Coming by this sad piece of news was especially disappointing given the fact that it’s worldwide women of aviation week. Last Sunday, March 2, on a Calgary-based airline Westjet flight from Calgary, Alberta to Victoria, BC, a male passenger only identifying himself as David, left a sexist note on a napkin for the female Captain.
The note was left on the seat for Boeing 737 Captain Carey Steacy, a seasoned pilot, who has been flying for 17 years. She was outraged at the note and posted the note on her facebook page, and has sparked a lot of support with hundreds of reposts and comments. In the note, he states that a cockpit of an airplane is “no place for a woman” and that we are “short mothers, not pilots.”
Flight attendants aboard the flight also indicated that the same passenger questioned them before takeoff if she had enough flight hours to fly the plane. It’s hard to believe there are people in this country that think like that, and especially sad for us that this happened so close to home, and to an airline we know so well.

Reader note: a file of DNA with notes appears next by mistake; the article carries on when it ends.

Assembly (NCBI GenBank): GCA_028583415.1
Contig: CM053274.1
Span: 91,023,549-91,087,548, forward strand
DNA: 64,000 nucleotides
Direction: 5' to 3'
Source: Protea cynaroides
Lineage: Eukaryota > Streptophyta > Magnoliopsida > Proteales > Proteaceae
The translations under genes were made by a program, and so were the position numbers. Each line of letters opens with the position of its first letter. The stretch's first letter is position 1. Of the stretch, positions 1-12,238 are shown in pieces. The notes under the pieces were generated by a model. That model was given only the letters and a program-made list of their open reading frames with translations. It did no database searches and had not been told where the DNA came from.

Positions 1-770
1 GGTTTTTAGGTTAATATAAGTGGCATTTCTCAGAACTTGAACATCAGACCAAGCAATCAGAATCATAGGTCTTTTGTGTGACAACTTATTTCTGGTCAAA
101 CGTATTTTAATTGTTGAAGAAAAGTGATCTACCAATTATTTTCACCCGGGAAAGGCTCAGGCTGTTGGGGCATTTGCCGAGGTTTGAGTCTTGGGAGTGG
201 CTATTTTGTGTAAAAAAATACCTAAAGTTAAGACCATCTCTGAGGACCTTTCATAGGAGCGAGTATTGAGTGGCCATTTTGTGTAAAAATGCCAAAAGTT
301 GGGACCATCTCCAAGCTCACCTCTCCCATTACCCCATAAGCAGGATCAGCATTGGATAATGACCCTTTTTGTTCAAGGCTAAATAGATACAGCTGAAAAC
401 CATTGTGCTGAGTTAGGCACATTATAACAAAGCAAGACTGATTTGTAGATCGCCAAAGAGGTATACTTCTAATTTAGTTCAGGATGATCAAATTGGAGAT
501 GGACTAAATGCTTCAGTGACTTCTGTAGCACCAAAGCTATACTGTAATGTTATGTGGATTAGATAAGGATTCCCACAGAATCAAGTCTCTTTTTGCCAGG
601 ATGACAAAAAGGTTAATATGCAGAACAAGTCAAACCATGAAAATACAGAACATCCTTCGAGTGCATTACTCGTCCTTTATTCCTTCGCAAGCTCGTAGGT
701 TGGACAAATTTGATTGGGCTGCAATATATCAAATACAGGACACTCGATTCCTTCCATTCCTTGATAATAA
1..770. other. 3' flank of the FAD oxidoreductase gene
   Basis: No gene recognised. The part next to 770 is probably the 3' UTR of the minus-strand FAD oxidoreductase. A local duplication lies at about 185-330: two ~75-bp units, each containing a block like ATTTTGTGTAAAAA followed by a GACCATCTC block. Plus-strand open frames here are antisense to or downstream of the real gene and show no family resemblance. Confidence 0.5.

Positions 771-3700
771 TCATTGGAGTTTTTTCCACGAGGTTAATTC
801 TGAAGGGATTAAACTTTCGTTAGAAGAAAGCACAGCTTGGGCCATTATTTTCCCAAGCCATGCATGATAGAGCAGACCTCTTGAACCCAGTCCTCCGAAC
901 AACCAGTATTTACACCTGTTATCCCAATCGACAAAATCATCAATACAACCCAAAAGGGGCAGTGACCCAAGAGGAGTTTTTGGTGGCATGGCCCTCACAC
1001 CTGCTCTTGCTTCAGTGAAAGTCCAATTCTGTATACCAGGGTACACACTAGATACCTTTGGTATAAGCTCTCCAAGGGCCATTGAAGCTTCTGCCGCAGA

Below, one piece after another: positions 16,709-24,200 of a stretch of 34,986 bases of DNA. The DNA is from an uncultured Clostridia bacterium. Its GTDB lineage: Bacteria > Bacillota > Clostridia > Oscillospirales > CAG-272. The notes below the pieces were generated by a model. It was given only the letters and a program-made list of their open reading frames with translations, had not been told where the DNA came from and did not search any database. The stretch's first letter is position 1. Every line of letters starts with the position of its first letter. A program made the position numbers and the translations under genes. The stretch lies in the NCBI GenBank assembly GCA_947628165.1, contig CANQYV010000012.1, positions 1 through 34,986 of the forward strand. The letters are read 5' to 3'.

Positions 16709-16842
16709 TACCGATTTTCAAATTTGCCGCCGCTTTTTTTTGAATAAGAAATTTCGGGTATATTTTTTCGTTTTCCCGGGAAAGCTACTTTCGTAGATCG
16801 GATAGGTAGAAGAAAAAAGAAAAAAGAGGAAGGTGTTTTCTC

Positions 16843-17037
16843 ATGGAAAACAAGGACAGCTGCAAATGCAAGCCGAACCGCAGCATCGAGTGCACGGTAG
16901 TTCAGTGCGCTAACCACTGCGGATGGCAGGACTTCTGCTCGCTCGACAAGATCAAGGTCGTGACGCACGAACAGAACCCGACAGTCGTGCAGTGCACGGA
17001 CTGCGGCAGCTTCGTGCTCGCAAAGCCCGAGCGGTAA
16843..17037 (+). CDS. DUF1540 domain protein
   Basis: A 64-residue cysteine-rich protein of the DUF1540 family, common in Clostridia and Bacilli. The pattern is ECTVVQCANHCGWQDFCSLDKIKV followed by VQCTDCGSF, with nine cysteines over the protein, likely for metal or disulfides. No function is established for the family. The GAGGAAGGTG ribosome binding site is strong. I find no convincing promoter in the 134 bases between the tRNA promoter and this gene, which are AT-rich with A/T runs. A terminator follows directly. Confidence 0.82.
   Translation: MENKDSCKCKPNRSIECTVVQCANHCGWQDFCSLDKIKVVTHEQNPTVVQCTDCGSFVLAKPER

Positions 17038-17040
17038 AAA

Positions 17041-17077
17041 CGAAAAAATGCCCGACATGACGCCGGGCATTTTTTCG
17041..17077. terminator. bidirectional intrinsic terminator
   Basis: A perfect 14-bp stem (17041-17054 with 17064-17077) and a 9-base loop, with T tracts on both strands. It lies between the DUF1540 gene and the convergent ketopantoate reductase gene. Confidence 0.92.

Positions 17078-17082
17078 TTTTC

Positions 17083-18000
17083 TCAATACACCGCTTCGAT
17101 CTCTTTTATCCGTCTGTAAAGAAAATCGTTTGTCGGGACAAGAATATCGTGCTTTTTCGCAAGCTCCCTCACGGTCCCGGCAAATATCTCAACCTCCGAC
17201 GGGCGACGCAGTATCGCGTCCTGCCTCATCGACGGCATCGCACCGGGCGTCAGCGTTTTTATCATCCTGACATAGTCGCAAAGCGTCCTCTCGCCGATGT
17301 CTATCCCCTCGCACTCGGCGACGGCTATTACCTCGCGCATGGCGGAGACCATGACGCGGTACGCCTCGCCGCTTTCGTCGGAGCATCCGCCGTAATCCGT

Carey handled the incident with class and wit, and her employer, Westjet airlines condemned the remarks and called the note “disappointing.”
Because so few pilots are women, people just aren’t used to hearing a female on the PA system on their flight. That can spark resentment. Unfortunately, there is still a lot of work to be done, and the word needs to spread that aviation is a viable career for women and men equally. Less than 5% of airline pilots are women, after all. At Westjet, there are 58 female pilots and 1111 male pilots, which is right in that range.
The captains response
Here is Carey’s response to the note, as posted on her facebook page:
“To @David in 12E on my flight #463 from Calgary to Victoria today. It was my pleasure flying you safely to your destination. Thank you for the note you discreetly left me on your seat. You made sure to ask the flight attendants before we left if I had enough hours to be the Captain so safety is important to you, too. I have heard many comments from people throughout my 17 year career as a pilot. Most of them positive. Your note is, without a doubt, the funniest. It was a joke, right? RIGHT?? I thought, not. You were more than welcome to deplane when you heard I was a “fair lady.” You have that right. Funny, we all, us humans, have the same rights in this great free country of ours. Now, back to my most important role, being a mother.”
You go, Carey. You are awesome.
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